How headers ought to work
I can think of a way to have the best of both worlds: let implementers stop worrying about headers, and let consumers stop worrying about implementation:
Generate the headers.
Every time a compiler processes code, have it generate from the implementation a pure, simple interface that consumers can read. This is the basic idea behind Lazy C++, but if I were writing my own programming language, I’d take it much further:
- Have the compiler produce an “etag” or version stamp that unambiguously hashes the relevant header content, so consumers can identify a version to which they are bound. This etag should depend only on important details, not on comments or parameter names or other stylistic variations.
- Before replacing the old version of the header, have the compiler compare function/class signatures in old and new to see if compatibility has been broken. Distinguish between incremental additions (new functions don’t break compatibility with old clients) and changes (renaming a function or removing a parameter). Besides writing out an etag for the header, have the compiler write out an incremented version number, plus the oldest version number of the header that existing consumers would still be compatible with.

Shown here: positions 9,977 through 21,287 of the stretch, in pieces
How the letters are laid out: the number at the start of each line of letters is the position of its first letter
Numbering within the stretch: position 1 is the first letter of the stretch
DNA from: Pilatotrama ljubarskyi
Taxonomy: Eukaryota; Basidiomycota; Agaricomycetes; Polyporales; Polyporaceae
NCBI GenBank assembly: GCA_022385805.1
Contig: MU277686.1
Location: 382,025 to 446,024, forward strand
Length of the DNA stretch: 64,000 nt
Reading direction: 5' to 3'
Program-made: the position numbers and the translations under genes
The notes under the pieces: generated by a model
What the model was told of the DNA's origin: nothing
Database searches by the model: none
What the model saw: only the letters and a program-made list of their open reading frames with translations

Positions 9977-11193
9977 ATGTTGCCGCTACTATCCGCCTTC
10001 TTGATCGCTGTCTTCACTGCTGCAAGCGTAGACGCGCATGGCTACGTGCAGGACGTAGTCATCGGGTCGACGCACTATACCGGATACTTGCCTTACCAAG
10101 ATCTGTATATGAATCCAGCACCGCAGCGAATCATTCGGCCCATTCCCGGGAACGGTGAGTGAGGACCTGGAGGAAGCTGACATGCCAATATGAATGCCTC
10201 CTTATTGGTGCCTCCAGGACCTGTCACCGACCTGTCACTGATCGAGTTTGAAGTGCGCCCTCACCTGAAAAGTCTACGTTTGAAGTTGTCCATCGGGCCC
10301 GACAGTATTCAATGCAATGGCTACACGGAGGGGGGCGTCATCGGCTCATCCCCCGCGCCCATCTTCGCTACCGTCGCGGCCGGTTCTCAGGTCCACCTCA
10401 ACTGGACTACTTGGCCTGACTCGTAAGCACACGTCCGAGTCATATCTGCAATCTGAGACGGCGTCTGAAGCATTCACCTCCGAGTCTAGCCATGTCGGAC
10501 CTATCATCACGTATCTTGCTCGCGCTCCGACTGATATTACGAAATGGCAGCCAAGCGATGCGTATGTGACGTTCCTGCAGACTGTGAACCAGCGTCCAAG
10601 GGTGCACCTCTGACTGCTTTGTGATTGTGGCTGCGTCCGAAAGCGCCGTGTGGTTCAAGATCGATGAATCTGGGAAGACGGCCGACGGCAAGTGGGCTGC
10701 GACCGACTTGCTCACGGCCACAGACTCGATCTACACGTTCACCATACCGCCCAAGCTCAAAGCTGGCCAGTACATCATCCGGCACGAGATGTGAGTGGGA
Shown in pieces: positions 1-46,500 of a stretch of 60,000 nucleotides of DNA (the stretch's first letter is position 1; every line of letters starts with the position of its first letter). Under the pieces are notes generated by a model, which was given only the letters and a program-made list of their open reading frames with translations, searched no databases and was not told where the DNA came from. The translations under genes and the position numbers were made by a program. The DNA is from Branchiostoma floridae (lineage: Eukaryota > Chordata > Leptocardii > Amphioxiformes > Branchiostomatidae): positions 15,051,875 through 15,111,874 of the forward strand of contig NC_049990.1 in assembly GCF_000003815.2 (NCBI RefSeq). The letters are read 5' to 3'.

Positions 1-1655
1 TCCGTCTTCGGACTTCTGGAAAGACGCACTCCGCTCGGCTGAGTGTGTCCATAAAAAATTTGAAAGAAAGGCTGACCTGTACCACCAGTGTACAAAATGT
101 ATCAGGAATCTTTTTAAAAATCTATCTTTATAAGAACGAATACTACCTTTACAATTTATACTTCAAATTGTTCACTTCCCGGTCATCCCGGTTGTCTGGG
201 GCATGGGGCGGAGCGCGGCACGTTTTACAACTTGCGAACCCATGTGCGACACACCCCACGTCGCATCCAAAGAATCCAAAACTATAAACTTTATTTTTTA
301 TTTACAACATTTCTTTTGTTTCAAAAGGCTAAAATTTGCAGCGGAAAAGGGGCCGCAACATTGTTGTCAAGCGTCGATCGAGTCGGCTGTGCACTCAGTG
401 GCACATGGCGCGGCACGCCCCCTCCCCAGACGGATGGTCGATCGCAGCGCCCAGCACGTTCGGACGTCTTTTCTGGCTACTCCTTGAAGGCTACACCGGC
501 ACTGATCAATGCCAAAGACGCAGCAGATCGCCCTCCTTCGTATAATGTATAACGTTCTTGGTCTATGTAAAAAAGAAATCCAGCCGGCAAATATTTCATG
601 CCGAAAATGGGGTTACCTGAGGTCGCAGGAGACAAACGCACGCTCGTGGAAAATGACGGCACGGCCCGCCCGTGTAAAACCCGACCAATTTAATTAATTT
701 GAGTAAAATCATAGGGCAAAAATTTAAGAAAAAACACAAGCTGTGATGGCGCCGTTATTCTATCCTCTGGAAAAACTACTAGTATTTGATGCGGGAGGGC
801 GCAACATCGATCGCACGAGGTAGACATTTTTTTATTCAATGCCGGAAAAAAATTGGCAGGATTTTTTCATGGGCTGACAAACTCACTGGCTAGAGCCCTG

- Compile the headers (not just the impl) into the final binaries to facilitate semantic versioning.
- Make sure the language can identify preconditions, postconditions, and invariants unambiguously, so these can be documented (automatically) in the header.
- Distinguish between public and private comments (using something a little slicker than javadoc), so that comments from the implementation can be carried across to the header as well.
I’m not sure headers like this would be worth creating for python, which often has code that’s so simple it doesn’t need a summary. But for large, complex codebases, I think this would be a real boon. If you’ve ever had to wrestle your way through half a million lines of C or java or C# without good headers, I’m guessing you know what I mean.